by Ariana D. Den Bleyker
in the gray weight of its hours extends within the quiet a grittiness— ashes made from last year’s palm branches, forming a rough & imperfect symbol upon our foreheads. Let me receive this cross of ash upon my brow until the forests of my body burn & I make late repentance of the loss while the trees of God clap their hands, the thick smoke soot of palm deepening the peace of a hand extended within the quiet. You are dust and to dust you shall return— a beginning & a consummation for all the days I’ve felt like dust, like dirt, scattered or swept away by the smallest breath. Cover me with ashes, bring me to my knees, so that in my weakness I see Your strength, the reflection of Your eyes in my brokenness. Scorched & marked, I’ve made it through the burning, asked for blessing in the shame & sorrow, the oily smear of ash bearing my sin, my need for grace echoing how well I know it. I want to gather the ash from my face & raise my hands— an offering an apology Remember you are dust. & so I am & so I lift my head to meet those words, pardoned, standing in their forgiveness, in the grace of being named. & in my frailty, I am known.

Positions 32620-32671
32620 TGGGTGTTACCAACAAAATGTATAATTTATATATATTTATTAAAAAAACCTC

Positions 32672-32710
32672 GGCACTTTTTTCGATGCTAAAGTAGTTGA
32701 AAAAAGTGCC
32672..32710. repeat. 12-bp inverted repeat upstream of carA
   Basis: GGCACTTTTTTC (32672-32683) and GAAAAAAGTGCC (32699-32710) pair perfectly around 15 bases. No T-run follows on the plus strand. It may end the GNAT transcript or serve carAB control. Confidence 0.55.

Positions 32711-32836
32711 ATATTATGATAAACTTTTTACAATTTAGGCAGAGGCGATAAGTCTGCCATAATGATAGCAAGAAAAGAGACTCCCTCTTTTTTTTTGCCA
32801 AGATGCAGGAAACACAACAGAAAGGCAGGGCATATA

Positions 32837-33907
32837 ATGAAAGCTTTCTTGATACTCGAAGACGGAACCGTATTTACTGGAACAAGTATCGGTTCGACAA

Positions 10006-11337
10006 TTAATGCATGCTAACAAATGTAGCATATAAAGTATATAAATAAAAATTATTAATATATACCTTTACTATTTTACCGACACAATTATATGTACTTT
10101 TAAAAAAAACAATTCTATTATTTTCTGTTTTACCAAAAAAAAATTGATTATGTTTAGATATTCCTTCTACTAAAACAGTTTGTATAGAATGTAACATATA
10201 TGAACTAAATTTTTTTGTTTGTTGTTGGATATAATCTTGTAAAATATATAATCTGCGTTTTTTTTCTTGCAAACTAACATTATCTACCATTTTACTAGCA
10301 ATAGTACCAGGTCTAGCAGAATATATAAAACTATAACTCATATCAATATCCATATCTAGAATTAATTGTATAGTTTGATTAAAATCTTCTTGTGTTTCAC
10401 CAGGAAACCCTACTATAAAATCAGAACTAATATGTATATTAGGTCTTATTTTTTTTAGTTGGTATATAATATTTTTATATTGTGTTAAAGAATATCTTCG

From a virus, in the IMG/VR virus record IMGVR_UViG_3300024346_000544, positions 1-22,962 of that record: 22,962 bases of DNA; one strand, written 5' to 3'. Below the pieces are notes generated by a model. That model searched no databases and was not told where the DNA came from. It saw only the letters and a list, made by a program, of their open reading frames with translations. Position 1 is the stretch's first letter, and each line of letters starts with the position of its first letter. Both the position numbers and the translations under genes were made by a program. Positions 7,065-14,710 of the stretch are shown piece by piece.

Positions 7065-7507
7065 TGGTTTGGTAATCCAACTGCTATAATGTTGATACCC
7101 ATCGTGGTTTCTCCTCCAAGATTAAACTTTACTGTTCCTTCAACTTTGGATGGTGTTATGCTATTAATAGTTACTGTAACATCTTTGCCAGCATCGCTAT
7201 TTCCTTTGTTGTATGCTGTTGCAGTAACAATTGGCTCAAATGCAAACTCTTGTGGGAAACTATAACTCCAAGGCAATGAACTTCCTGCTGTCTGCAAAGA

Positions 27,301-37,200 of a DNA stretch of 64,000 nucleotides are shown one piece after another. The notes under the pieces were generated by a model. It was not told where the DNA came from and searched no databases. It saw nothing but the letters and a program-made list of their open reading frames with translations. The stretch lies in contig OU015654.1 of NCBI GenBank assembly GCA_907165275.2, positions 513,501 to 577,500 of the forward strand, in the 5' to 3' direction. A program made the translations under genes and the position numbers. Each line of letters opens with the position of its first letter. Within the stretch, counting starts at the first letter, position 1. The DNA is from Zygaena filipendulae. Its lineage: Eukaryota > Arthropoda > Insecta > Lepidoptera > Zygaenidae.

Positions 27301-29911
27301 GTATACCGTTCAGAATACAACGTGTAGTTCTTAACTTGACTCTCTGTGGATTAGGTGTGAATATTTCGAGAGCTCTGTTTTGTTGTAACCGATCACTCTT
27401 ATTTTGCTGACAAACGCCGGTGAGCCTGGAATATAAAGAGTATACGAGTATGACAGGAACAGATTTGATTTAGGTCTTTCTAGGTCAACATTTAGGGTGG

Ariana D. Den Bleyker is a Pittsburgh native currently residing in New York’s Hudson Valley where she is a wife and mother of two. When she’s not writing, she’s spending time with her family and every once in a while sleeps. She is the author of three collections and twenty chapbooks, among others. She is the founder and publisher of ELJ Editions, Ltd., a 501(c)3 literary nonprofit. She hopes you’ll fall in love with her words.